Our intervention reflects a sense of alarm and moral urgency, but also a spirit of hope and patriotism. That we consider 50% turnout in midterm elections a historical achievement (as was the case in 2018) should be a warning. The disparities in turnout between different groups, detailed in our report, are equally worrying. Boosting turnout, we insist, is a matter of justice and representation. This mandate also takes seriously the Declaration of Independence’s insistence that political legitimacy depends on the “consent of the governed.” Our turnout levels, at 60 percent on the high end in presidential elections and 40 percent in the typical case in midterm elections, means that elected leaders earn their legitimacy from a small group of individuals even in landslide elections. This suggests that many voters are withholding their consent from our government, passively in some cases and actively by the most alienated voters.
Civic duty voting shifts elections from an “opt-in” to an “opt-out” system. It does not force voters to elect any one candidate and therefore, we believe, it survives constitutional muster. In addition to allowing for a wide variety of exceptions to the voting mandate, the policy laid out in the report also encourages None of the Above options to be added to the ballot. Any civic duty voting policy should allow for religious and conscientious objection to voting.
Casting a ballot in countries with civic duty voting is often easier than it is in the United States. Registering to vote is a straightforward and accessible process, if not automatic; requesting a ballot or finding your polling place typically does not require calls to your local supervisor of elections or constantly checking online resources to ensure that your polling location has not changed; and voting in person does not mean standing in line for hours.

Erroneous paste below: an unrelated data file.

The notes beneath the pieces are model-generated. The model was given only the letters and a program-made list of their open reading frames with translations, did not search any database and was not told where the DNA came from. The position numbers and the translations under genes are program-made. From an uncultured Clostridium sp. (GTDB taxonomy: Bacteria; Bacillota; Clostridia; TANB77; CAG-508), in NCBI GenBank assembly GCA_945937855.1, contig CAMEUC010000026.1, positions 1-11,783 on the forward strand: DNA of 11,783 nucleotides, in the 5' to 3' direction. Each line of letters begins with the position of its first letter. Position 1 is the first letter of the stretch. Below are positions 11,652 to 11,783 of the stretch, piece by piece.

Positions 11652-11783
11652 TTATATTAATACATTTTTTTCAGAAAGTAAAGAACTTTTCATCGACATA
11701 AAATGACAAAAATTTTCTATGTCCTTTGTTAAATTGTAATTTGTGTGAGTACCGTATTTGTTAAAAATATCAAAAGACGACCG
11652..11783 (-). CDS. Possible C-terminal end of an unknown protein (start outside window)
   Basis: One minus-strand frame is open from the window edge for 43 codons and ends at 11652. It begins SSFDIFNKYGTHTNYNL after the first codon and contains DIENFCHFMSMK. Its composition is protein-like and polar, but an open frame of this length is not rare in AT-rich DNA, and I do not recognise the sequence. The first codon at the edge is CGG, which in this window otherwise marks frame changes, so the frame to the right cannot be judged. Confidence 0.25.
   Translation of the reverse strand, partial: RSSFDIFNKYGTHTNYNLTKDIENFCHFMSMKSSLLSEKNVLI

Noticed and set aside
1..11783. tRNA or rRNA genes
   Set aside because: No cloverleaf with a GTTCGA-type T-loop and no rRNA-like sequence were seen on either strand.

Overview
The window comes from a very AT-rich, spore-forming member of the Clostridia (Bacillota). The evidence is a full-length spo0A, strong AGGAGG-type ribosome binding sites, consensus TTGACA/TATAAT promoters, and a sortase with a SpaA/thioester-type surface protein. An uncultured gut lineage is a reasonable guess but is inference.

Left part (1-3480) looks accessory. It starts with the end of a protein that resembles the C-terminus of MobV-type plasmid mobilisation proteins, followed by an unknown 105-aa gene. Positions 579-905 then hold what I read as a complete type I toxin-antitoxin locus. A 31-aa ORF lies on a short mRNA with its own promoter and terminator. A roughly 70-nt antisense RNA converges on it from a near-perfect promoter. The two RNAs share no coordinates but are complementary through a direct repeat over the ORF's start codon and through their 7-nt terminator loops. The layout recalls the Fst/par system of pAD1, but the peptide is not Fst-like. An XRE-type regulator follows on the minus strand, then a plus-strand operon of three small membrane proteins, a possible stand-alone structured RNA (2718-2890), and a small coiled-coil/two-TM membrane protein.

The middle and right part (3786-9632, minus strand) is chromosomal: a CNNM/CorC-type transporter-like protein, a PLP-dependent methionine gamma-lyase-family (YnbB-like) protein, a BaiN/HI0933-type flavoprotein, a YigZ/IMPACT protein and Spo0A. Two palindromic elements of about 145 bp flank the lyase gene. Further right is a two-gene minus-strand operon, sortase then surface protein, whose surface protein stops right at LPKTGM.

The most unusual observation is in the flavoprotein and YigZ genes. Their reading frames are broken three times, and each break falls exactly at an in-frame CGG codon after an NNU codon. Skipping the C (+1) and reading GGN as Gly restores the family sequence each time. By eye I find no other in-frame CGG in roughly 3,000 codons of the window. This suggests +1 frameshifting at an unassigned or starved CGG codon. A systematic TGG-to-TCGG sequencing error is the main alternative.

Many opponents of compulsory participation worry about imposing penalties on non-voters. We are careful to insist that fines for non-voting not be more than $20, that neither civil nor criminal penalties would be imposed for not paying the fine, that the amount would not compound over time, and that it would be set aside for those willing to meet a modest community service requirement. Included in the proposal is a conscientious objector provision for those who have religious or moral qualms about voting, and provide a wide range of legitimate reasons voters could give to escape any penalties. In Australia, only 13 percent of non-voters ever have to pay the penalty. Our emphasis is not on imposing sanctions but on sending a strong message that voting is a legitimate expectation of citizenship in a nation dedicated to democratic self-rule.
At a time when our nation is in the midst of a new struggle to end entrenched racial injustice, we see universal voting as a way to amplify long-suppressed voices. The John Lewis, whose loss we mourn and whose life we celebrate, risked his life again and again on behalf of voting rights and full participation. “Voting access is the key to equality in our democracy, Lewis declared. “The size of your wallet, the number on your Zip Code shouldn’t matter. The action of government affects every American so every citizen should have an equal voice.”
Our proposal is rooted in the obligation of all citizens to our democracy and represents an effort to make our system more equal and more participatory. We hope it can serve as a spur for a new and more vibrant democracy.